UK and European Economy
Draw a diagram of the combined UK & European economy along the lines of lecture 8, with the UK labour force read from the left (increasing as you go left to right). The UK currently has around 3 million EU residents living inside its borders, and around 1 million Britons live in the EU, so on balance you can treat the initial equilibrium as one where a restriction of labour mobility would result in a net transfer of workers from the UK to the EU. Mark clearly the UK and European wage in an initial neoclassical equilibrium and the labour allocations if wages are equalized between the UK and the EU.
Q1 (1 mark) Suppose Brexit is confined to an ending of labour mobility between Britain and the EU. Show the new UK wage and the new European wage on your diagram.
Q2 (1 mark) Show the output loss to the UK. You may assume that workers in the UK prior to the end of labour mobility count for the UK.
Q3 (4 marks) Do a welfare analysis of the policy for capitalists and workers in the UK and Europe. You may measure worker welfare as the wage and not total compensation to workers.
Q4 (1 mark) Suppose a US-UK trade deal leads to a capital inflow into the UK, which you can treat as an increase in the UK specific factor. Show on your diagram how much the productivity of UK workers would have to rise by to counteract the losses of Q3. You will need to set two areas equal to each other in your diagram to illustrate this.
Q5 (1 mark) Compare the post Brexit situation prior to a capital inflow with the situation after the capital inflow (holding the workers in the UK fixed) and do a welfare analysis on UK workers and capitalists. Who benefits from the capital inflow? What is it about this model that makes this happen and what political or institutional factors might lead to a different result?
The recent growth of the US energy sector has been staggering. In 2006 60% of US energy was imported, but now the figure is only 36%. Two very different US policies proposed by the Trump administration – an aggressive fiscal expansion and a releasing of energy exports from environmental controls – have very similar macroeconomic effects. This question is about the inter-relationships between these policies and any environmental policies remaining in place.
Q1 (2 mark) Using the Mundell-Fleming model of lecture 6 show the short run and long run impact of a US fiscal expansion (hint: you do not need to consider the inflationary impact – you can assume a US fiscal expansion (hint: you do not need to consider the inflationary impact – you can assume trade flows adjust before inflationary pressure emerges). Make sure you write out the national income identity with the long run effects underneath.
Q2 (2 marks) Using the Mundell-Fleming model of lecture 6 show the short run and long run impact of an autonomous increase in US energy exports due to the abandoning of many environmental regulations on energy exploration and exporting (hint: you do not need to consider the inflationary impact – you can assume trade flows adjust before inflationary pressure emerges). Make sure you write out the national income identity with the long run effects underneath.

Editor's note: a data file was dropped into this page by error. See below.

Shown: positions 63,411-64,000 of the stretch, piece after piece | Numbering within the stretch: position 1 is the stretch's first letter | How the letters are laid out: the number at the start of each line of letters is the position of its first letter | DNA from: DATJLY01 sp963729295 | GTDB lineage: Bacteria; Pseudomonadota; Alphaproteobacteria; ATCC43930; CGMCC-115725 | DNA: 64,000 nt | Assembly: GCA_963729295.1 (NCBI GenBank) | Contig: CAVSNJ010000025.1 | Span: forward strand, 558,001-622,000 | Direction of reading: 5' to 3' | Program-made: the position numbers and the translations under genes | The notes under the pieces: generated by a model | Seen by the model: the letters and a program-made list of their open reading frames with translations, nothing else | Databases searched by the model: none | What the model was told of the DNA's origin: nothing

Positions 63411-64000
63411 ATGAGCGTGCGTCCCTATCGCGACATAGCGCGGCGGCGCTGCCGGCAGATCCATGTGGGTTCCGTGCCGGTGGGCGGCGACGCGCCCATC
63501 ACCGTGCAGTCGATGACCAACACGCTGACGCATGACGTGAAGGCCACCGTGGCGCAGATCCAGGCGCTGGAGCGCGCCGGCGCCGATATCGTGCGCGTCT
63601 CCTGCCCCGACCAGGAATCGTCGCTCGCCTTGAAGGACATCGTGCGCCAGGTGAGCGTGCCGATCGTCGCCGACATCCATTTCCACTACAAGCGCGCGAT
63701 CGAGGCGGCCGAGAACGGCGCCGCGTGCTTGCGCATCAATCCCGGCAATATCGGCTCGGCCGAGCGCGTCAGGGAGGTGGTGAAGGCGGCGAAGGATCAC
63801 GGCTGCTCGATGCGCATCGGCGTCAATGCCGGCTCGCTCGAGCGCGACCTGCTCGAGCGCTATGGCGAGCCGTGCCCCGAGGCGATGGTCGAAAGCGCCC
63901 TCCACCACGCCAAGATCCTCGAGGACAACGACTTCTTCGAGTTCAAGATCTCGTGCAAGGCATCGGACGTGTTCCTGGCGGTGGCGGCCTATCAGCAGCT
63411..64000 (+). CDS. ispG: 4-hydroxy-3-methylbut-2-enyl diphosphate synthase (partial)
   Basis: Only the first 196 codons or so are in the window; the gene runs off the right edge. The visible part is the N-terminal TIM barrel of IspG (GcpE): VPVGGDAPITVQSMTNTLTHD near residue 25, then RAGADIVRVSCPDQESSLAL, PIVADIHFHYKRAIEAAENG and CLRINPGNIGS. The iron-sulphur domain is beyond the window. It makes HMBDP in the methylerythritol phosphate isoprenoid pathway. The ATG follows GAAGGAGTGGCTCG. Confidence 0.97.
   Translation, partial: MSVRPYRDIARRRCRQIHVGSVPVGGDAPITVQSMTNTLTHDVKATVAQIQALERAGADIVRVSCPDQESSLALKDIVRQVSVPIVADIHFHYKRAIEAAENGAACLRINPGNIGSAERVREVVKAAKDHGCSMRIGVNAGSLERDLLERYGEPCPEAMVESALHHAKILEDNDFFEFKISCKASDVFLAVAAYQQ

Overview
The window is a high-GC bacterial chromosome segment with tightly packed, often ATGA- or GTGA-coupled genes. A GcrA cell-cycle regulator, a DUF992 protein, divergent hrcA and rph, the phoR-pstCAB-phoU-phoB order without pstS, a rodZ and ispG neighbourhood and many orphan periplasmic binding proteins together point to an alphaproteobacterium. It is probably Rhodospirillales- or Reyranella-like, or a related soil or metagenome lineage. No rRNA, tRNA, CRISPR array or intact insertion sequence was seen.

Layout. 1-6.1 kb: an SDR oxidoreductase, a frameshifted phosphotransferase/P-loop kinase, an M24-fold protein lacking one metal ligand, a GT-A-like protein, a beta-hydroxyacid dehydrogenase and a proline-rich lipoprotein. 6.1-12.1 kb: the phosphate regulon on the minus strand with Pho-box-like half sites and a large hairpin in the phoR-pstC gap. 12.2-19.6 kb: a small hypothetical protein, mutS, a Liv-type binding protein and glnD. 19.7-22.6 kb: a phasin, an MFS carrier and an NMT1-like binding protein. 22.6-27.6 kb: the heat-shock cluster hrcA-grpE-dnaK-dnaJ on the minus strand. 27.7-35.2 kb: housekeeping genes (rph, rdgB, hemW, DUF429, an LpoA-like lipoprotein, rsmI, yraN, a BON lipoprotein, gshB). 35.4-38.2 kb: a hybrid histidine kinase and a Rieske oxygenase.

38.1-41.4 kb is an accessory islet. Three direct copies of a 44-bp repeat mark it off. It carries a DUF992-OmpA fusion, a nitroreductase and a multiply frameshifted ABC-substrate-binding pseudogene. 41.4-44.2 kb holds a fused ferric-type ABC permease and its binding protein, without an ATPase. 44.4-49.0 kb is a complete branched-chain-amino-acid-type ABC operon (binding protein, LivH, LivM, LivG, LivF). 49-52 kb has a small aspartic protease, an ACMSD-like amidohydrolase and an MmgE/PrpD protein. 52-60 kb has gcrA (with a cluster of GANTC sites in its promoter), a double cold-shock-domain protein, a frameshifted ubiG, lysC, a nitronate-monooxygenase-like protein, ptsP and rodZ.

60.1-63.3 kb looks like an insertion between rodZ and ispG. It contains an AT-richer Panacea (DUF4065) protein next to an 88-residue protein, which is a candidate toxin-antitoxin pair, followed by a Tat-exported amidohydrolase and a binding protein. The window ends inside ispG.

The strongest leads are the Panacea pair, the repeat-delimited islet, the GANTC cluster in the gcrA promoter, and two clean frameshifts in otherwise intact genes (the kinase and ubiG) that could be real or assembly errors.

Q3 (2 marks) carefully compare the long run equilibria of Q1 and Q2. In each case, describe any crowding out that is occurring.
Q4 (2 marks) Suppose any environmental degradation arising from the US consumption of energy was subject to a Pigovian tax (a tax on consumption where the tax paid fully covered the environmental damage). Starting from an initial macroeconomic equilibrium at full employment output, trace out the short run and long run adjustment to this tax. Be sure to include the national income identity with long run effects beneath.
UK and European Economy
Part 1: UK and European Economy
The output for UK will reduce from OL to OL1 due to a reduction in the number of employees as labour mobility ends.
Q3: Welfare Analysis
When there is freedom in the mobility of labour, workers can seek employment in the regions where there is a higher wage rate. When UK has high wage rates, workers will migrate to UK to seek better livelihoods. The migration will in turn lead to a reduction in the labour force in the European region and the capitalists will have to increase the wage rates to retain the remaining workers. As a result, the workers will enjoy higher pays but the capitalists will incur larger expenses and get reduced outputs.
The capitalists in the UK will get more employees and their outputs will increase. They will also reduce the wage rate. As a consequence, the Britons and other UK workers will be adversely affected because they will receive less pay as compared to what they were getting before the migration.
When the mobility of labour is stopped, the process is reversed as the UK residents enjoy more pay but the capitalists experience lower outputs. Outputs increase in the EU but the wages again decline so that the capitalists benefit but the workers do not.
Q4: Capital Inflow
With a US-UK trade deal that ensures that there is cash inflow into the UK, the workers in the UK will get paid more, thereby boosting their productivity. The productivity of the UK workers would have to double to get back to OL indicated by the green arrow.
Q5: Comparison of Brexit situation pre and post the cash inflow
Before the cash inflow, the workers earned low wages at D and their productivity was low at OL4. When the cash inflow into UK was introduced, the same number of workers got paid more, but their productivity had to double to compensate for the loss in workers due to the end of labour mobility between Britain and EU. The workers benefit by earning increased wages. However, the capitalists place upon them requirements that they should work harder to attain the required level of productivity. Before the inflow, the capitalists only benefitted slightly. With the cash inflow, the capitalists benefitted both in terms of income and increased output.